A spate of recent articles regarding the fiscal situation of states and localities have lumped together their current fiscal problems, stemming largely from the recession, with longer-term issues relating to debt, pension obligations, and retiree health costs, to create the mistaken impression that drastic and immediate measures are needed to avoid an imminent fiscal meltdown.
That is the beginning of a new report by Iris Lav and Elizabeth McNichol of the Center on Budget and Policy Priorities.
A lot of people in policy circles like to draw a distinction between the short and the long run. For some, the idea is that the long run is when we should deal with fiscal problems, but in the short run, we can’t afford not to spend. In my view, this allows people to appear sober-minded about the long-run fiscal problems of the states while endorsing more reckless decisions today.
This is an old idea (“in the long run we are all dead,” said Keynes, dismissively). But I think it has become increasingly dangerous. Politicians have every incentive in the world to think about today and very little incentive to worry about tomorrow (and according to the GAO, the states’ long-run problems are quite significant, requiring spending cuts or revenue increases of 12.3 percent, sustained for the next 50 years).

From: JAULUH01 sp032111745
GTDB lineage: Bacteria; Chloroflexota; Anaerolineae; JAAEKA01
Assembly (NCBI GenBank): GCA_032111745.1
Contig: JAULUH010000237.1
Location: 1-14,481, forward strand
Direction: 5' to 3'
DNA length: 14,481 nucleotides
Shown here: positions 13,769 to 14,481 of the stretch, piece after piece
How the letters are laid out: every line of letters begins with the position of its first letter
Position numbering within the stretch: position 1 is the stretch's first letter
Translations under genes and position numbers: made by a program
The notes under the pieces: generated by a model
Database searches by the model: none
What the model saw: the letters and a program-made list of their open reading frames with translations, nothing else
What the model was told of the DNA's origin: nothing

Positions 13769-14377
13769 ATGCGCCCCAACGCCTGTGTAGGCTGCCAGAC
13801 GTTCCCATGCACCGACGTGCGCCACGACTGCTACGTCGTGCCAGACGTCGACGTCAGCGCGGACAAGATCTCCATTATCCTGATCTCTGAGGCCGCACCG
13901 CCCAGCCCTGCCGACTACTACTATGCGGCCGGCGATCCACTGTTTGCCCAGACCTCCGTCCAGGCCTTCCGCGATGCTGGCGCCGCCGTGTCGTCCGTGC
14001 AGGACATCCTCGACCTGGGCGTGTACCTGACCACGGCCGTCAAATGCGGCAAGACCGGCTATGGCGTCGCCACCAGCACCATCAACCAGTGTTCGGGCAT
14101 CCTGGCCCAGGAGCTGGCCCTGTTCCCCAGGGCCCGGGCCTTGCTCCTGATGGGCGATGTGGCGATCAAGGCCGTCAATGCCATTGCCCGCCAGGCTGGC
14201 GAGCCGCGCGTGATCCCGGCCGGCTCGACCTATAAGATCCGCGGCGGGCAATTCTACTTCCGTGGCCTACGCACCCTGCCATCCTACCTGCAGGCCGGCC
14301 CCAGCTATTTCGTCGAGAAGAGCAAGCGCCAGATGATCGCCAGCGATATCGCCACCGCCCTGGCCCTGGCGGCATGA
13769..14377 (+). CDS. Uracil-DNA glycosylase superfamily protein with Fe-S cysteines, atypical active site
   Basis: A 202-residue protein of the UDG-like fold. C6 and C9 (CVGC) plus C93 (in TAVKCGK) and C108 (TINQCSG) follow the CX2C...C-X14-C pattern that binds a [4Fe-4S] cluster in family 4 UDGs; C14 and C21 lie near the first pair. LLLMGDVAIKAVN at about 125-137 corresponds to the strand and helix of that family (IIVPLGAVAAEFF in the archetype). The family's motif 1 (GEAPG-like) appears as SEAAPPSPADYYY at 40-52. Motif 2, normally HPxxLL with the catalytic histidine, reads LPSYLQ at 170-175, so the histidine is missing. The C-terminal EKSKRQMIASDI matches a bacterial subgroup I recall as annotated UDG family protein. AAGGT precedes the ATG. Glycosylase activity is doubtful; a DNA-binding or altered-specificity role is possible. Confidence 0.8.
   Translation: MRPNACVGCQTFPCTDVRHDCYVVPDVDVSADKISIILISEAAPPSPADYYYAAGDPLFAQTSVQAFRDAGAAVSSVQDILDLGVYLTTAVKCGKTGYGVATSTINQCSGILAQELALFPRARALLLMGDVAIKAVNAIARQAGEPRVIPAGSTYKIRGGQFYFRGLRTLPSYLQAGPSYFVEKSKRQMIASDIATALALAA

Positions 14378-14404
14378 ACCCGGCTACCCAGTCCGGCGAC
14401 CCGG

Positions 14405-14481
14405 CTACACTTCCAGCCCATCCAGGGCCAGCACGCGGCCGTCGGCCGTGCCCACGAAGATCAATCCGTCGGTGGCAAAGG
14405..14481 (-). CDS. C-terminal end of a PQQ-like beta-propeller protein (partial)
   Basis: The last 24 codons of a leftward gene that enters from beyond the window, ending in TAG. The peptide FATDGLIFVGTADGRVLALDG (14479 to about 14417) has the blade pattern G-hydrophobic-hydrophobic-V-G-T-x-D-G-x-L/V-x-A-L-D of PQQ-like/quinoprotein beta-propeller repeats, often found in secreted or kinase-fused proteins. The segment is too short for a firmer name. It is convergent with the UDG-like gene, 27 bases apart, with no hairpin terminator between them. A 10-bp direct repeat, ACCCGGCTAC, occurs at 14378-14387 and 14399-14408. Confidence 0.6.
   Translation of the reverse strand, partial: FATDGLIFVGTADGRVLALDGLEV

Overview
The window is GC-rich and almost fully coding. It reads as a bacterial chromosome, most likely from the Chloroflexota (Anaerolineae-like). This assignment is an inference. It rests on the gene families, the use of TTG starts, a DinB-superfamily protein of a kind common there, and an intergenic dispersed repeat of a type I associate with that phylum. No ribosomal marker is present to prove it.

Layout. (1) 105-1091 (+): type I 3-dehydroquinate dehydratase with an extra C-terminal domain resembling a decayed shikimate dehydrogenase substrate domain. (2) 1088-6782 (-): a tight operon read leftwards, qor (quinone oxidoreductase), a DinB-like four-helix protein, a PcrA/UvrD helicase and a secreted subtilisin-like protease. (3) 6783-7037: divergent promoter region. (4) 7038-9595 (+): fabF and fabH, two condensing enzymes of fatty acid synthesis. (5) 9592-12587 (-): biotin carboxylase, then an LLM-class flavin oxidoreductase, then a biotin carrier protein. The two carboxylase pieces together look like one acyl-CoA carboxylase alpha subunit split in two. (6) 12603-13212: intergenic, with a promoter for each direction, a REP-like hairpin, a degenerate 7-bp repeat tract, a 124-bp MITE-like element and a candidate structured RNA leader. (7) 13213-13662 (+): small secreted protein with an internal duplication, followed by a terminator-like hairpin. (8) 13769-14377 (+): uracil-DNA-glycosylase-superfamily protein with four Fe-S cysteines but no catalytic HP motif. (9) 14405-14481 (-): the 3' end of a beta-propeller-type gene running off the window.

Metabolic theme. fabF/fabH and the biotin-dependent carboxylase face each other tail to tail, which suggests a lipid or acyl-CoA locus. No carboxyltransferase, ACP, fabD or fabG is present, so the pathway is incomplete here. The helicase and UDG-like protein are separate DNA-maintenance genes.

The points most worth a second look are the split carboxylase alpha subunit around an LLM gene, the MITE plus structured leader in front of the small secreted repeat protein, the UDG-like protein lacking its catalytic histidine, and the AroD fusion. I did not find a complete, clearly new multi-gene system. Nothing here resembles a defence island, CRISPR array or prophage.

A few months back, I wrote a paper examining the factors that contributed to large state budget gaps during the Great Recession (I actually used CBPP’s data on the size of the gaps). Among other things, I found that the size of a state’s gap in FY2010 was positively related to per capita spending growth over the 2 decades that preceded the recession. I take this as some evidence that the short and the long-run are pretty tightly-connected and a failure to focus on fiscal problems in the short run can manifest itself in pretty serious problems over the long haul.